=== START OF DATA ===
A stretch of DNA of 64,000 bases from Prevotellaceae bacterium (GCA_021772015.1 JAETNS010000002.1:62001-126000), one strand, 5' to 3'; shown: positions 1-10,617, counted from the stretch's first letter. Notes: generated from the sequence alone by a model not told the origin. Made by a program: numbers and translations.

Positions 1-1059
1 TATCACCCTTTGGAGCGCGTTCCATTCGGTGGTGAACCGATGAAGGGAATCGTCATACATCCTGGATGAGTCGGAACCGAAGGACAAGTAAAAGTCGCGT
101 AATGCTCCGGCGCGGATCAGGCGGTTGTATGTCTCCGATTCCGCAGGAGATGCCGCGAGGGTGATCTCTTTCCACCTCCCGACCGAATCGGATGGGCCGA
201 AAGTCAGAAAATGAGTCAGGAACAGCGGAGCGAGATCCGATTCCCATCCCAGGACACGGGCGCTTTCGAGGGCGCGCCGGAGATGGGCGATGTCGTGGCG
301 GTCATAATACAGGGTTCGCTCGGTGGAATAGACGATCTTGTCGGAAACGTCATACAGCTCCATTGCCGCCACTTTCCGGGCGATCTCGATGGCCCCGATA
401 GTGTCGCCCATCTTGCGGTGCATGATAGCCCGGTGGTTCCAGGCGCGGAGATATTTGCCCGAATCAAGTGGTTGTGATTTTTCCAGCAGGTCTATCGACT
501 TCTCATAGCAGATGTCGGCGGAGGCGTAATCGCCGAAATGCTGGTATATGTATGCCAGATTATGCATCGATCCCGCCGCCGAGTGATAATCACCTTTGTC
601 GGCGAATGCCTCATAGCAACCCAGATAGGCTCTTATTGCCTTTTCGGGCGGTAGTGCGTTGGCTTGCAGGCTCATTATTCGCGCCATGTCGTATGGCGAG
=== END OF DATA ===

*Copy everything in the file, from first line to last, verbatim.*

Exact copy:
A stretch of DNA of 64,000 bases from Prevotellaceae bacterium (GCA_021772015.1 JAETNS010000002.1:62001-126000), one strand, 5' to 3'; shown: positions 1-10,617, counted from the stretch's first letter. Notes: generated from the sequence alone by a model not told the origin. Made by a program: numbers and translations.

Positions 1-1059
1 TATCACCCTTTGGAGCGCGTTCCATTCGGTGGTGAACCGATGAAGGGAATCGTCATACATCCTGGATGAGTCGGAACCGAAGGACAAGTAAAAGTCGCGT
101 AATGCTCCGGCGCGGATCAGGCGGTTGTATGTCTCCGATTCCGCAGGAGATGCCGCGAGGGTGATCTCTTTCCACCTCCCGACCGAATCGGATGGGCCGA
201 AAGTCAGAAAATGAGTCAGGAACAGCGGAGCGAGATCCGATTCCCATCCCAGGACACGGGCGCTTTCGAGGGCGCGCCGGAGATGGGCGATGTCGTGGCG
301 GTCATAATACAGGGTTCGCTCGGTGGAATAGACGATCTTGTCGGAAACGTCATACAGCTCCATTGCCGCCACTTTCCGGGCGATCTCGATGGCCCCGATA
401 GTGTCGCCCATCTTGCGGTGCATGATAGCCCGGTGGTTCCAGGCGCGGAGATATTTGCCCGAATCAAGTGGTTGTGATTTTTCCAGCAGGTCTATCGACT
501 TCTCATAGCAGATGTCGGCGGAGGCGTAATCGCCGAAATGCTGGTATATGTATGCCAGATTATGCATCGATCCCGCCGCCGAGTGATAATCACCTTTGTC
601 GGCGAATGCCTCATAGCAACCCAGATAGGCTCTTATTGCCTTTTCGGGCGGTAGTGCGTTGGCTTGCAGGCTCATTATTCGCGCCATGTCGTATGGCGAG